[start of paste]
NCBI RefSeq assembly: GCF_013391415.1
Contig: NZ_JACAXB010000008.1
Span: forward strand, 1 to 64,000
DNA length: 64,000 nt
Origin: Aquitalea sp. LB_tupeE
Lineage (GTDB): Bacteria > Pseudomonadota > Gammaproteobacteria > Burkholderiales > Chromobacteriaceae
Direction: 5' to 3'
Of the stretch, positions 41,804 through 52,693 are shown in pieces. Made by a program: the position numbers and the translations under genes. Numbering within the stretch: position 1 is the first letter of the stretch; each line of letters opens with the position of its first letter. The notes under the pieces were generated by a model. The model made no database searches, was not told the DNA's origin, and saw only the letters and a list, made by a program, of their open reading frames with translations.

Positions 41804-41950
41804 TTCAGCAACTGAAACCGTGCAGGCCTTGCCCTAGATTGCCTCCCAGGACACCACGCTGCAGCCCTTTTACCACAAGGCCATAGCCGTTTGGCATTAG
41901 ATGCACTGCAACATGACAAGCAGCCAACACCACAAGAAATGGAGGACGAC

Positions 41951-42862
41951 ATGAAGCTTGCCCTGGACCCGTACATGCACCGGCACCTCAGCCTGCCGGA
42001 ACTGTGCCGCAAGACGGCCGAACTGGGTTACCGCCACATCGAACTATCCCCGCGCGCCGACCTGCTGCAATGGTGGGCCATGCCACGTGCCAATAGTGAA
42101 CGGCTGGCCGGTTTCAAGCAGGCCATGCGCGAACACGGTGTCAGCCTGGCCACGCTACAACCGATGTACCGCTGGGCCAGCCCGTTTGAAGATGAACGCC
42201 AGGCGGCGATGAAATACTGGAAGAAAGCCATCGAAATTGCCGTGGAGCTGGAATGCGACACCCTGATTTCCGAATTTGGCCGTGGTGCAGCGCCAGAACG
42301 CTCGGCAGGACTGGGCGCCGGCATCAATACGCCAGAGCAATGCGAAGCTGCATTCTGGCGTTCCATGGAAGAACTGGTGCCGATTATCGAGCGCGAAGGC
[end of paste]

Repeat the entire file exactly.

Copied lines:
NCBI RefSeq assembly: GCF_013391415.1
Contig: NZ_JACAXB010000008.1
Span: forward strand, 1 to 64,000
DNA length: 64,000 nt
Origin: Aquitalea sp. LB_tupeE
Lineage (GTDB): Bacteria > Pseudomonadota > Gammaproteobacteria > Burkholderiales > Chromobacteriaceae
Direction: 5' to 3'
Of the stretch, positions 41,804 through 52,693 are shown in pieces. Made by a program: the position numbers and the translations under genes. Numbering within the stretch: position 1 is the first letter of the stretch; each line of letters opens with the position of its first letter. The notes under the pieces were generated by a model. The model made no database searches, was not told the DNA's origin, and saw only the letters and a list, made by a program, of their open reading frames with translations.

Positions 41804-41950
41804 TTCAGCAACTGAAACCGTGCAGGCCTTGCCCTAGATTGCCTCCCAGGACACCACGCTGCAGCCCTTTTACCACAAGGCCATAGCCGTTTGGCATTAG
41901 ATGCACTGCAACATGACAAGCAGCCAACACCACAAGAAATGGAGGACGAC

Positions 41951-42862
41951 ATGAAGCTTGCCCTGGACCCGTACATGCACCGGCACCTCAGCCTGCCGGA
42001 ACTGTGCCGCAAGACGGCCGAACTGGGTTACCGCCACATCGAACTATCCCCGCGCGCCGACCTGCTGCAATGGTGGGCCATGCCACGTGCCAATAGTGAA
42101 CGGCTGGCCGGTTTCAAGCAGGCCATGCGCGAACACGGTGTCAGCCTGGCCACGCTACAACCGATGTACCGCTGGGCCAGCCCGTTTGAAGATGAACGCC
42201 AGGCGGCGATGAAATACTGGAAGAAAGCCATCGAAATTGCCGTGGAGCTGGAATGCGACACCCTGATTTCCGAATTTGGCCGTGGTGCAGCGCCAGAACG
42301 CTCGGCAGGACTGGGCGCCGGCATCAATACGCCAGAGCAATGCGAAGCTGCATTCTGGCGTTCCATGGAAGAACTGGTGCCGATTATCGAGCGCGAAGGC